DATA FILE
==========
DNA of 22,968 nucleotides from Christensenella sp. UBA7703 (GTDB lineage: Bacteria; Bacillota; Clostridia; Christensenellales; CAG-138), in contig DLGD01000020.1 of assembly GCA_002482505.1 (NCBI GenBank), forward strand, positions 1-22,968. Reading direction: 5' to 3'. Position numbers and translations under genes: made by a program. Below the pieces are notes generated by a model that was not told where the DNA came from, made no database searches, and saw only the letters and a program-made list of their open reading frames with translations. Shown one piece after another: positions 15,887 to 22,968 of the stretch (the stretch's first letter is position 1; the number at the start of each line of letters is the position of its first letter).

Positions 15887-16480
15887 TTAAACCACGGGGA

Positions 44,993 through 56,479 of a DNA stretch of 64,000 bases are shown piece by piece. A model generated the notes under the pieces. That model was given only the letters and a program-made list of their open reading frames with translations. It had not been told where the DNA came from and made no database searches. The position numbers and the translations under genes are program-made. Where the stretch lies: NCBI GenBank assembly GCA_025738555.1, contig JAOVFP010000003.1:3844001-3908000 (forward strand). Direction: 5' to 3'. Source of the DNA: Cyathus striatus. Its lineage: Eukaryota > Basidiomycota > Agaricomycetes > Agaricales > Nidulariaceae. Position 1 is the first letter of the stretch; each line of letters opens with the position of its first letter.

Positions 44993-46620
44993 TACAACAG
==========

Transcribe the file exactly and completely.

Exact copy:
DNA of 22,968 nucleotides from Christensenella sp. UBA7703 (GTDB lineage: Bacteria; Bacillota; Clostridia; Christensenellales; CAG-138), in contig DLGD01000020.1 of assembly GCA_002482505.1 (NCBI GenBank), forward strand, positions 1-22,968. Reading direction: 5' to 3'. Position numbers and translations under genes: made by a program. Below the pieces are notes generated by a model that was not told where the DNA came from, made no database searches, and saw only the letters and a program-made list of their open reading frames with translations. Shown one piece after another: positions 15,887 to 22,968 of the stretch (the stretch's first letter is position 1; the number at the start of each line of letters is the position of its first letter).

Positions 15887-16480
15887 TTAAACCACGGGGA

Positions 44,993 through 56,479 of a DNA stretch of 64,000 bases are shown piece by piece. A model generated the notes under the pieces. That model was given only the letters and a program-made list of their open reading frames with translations. It had not been told where the DNA came from and made no database searches. The position numbers and the translations under genes are program-made. Where the stretch lies: NCBI GenBank assembly GCA_025738555.1, contig JAOVFP010000003.1:3844001-3908000 (forward strand). Direction: 5' to 3'. Source of the DNA: Cyathus striatus. Its lineage: Eukaryota > Basidiomycota > Agaricomycetes > Agaricales > Nidulariaceae. Position 1 is the first letter of the stretch; each line of letters opens with the position of its first letter.

Positions 44993-46620
44993 TACAACAG